Macedonian President Gjorge Ivanov handed the mandate to form a new government to Nikola Gruevski, leader of the conservative VMRO-DPMNE party, on January 9.
The nomination was expected after the party narrowly won the December 11 snap election, as under the Macedonian constitution the party with the largest number of votes should receive the mandate. However, it is not clear whether VMRO-DPMNE’s long-term coalition partner, the Democratic Union for Integration (DUI), will agree to join it in a new government. If Gruevski fails to form the new government, then the mandate will be given to the leader of the opposition Social Democratic Union of Macedonia (SDSM).
Gruevski, whose party has governed since 2006, will have 20 days to compose the new cabinet, the president’s office said in a January 9 statement. The party will likely negotiate with the DUI.
The former prime minister received the mandate two days after three ethnic Albanian parties including the DUI adopted a joint platform asking for more rights as a prerequisite for their participation in the new coalition government.
Gruevski stepped down as prime minister in early 2016 after enormous pressure by the opposition. This followed the leaking of illegally wiretapped conversations implicating Gruevski and other high-ranking officials in corrupt activities. It was also revealed that over 20,000 people including politicians, diplomats and journalists had been wiretapped.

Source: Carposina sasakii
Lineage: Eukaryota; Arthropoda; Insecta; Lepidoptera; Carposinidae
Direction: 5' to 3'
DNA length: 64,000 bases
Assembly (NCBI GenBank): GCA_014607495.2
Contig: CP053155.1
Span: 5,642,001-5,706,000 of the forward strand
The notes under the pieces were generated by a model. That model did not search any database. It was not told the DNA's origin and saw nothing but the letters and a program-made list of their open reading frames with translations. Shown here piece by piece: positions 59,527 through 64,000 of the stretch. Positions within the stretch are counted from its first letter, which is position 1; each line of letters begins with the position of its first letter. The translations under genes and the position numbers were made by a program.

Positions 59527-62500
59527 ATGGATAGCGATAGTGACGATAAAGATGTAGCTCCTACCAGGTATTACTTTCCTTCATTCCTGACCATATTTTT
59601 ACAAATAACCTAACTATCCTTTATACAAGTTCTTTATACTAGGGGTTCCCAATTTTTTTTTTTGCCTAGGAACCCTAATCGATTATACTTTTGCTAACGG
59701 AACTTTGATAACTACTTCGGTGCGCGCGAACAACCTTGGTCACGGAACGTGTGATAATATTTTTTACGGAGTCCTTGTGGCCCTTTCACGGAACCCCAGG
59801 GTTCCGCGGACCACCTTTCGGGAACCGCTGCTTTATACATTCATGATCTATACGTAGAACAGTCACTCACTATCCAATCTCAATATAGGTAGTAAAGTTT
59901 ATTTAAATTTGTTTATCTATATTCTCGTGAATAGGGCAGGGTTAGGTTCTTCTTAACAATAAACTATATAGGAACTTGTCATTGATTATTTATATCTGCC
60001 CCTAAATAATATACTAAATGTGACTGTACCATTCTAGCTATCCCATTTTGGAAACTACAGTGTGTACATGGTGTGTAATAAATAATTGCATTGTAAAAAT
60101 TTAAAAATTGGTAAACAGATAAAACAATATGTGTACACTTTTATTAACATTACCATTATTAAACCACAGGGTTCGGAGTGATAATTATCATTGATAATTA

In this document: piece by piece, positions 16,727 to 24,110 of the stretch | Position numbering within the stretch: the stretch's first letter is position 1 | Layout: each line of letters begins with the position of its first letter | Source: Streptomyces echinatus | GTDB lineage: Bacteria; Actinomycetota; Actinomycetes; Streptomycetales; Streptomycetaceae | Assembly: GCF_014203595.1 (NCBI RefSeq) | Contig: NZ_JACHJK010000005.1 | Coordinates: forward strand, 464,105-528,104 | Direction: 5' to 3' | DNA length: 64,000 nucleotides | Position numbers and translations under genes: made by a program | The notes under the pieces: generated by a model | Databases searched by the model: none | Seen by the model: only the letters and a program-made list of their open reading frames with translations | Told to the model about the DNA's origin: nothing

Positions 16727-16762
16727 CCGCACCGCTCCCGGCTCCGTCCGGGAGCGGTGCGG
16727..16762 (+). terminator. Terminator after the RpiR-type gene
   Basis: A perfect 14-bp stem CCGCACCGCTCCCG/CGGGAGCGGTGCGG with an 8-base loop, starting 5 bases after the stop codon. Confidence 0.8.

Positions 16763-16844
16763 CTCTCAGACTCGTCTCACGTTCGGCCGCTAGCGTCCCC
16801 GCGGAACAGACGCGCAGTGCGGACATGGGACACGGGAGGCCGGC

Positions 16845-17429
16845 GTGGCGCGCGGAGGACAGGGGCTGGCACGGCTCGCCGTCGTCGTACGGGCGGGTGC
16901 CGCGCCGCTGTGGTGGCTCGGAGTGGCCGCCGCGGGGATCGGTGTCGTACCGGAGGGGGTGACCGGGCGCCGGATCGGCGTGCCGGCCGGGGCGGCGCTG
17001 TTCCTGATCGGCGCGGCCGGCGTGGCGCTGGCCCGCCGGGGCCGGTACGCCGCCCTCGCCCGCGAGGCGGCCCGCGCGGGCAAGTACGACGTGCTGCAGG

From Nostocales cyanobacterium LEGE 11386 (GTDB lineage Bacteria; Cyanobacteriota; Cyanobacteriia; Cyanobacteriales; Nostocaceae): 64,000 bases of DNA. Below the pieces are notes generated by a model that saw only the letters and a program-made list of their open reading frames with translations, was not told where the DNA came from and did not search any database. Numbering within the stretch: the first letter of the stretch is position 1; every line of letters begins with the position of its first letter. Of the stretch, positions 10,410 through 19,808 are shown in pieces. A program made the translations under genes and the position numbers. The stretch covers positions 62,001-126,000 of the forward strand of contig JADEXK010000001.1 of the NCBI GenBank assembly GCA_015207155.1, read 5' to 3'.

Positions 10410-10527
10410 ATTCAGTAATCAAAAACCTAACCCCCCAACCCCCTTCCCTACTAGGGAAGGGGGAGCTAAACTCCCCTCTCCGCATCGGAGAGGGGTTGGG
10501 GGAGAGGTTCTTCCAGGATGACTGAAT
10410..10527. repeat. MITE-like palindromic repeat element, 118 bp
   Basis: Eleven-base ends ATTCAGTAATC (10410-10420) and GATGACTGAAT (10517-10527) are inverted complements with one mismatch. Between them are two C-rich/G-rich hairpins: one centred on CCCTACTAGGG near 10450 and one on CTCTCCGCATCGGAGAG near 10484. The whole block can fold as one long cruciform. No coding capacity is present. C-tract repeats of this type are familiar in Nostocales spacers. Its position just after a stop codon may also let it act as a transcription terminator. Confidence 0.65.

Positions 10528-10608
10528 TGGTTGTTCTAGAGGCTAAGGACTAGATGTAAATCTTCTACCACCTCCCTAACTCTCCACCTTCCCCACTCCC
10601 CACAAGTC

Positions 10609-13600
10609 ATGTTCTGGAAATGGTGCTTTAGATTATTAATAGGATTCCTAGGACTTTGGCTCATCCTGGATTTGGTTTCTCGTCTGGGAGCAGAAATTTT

The December 11 election was aimed at solving the long-standing political crisis in the country, but it seems that in situation when there is not a clear winner, it could result in an escalation of instability. The win for VMRO-DPMNE means that opposition frustration with their inability to oust the party from office will continue.
In the election, VMRO-DPMNE gained 51 seats, just two more seats than the SDSM. The other 20 seats were won by four ethnic Albanian parties.
The election did, however, result in an increase in support for the SDSM, including more votes from Macedonia’s ethnic Albanian minority at the expense of some of the Albanian parties.
DUI, the largest party from the ethnic Albanian bloc gained 10 seats in the new parliament, with its support almost halved since the previous elections. Newly established Besa won five seats and the Alliance for Albanians three. The Democratic Party of Albanians (DPA) won only two seats. The DPA did not sign the platform, but its leader Menduh Thaci previously said that his two MPs will support Besa.
One of the main demands of the three ethnic Albanian parties concerns the use of the Albanian language within Macedonia. The ethnic Albanian parties want Albanian to be used as an official language at all levels of government on the whole territory on Macedonia.
Gruevski told daily Dnevnik in an interview published on January 9, before he was given the mandate, that he was ready to form the new government but not at any price.
After Gruevski received the mandate, the Alliance for Albanians and Besa parties said they would not be a part of discussions with Gruevski on forming new government because he is under investigation by the Special Prosecution Office (SPO). The SPO probes crimes among high-ranking officials.
There was no reaction from the SDSM after Ivanov gave the mandate to Gruevski. SDSM’s leader Zoran Zaev has repeatedly said that his party, and not VMRO-DPMNE, will form the new government. Although VMRO-DPMNE now has the mandate from Ivanov, SDSM may find it easier to find common ground with the Albanian parties, having reached out to Macedonia’s Albanian population during its election campaign.
Some analysts do not expect the formation of stable government, instead anticipating another snap election to be held this year.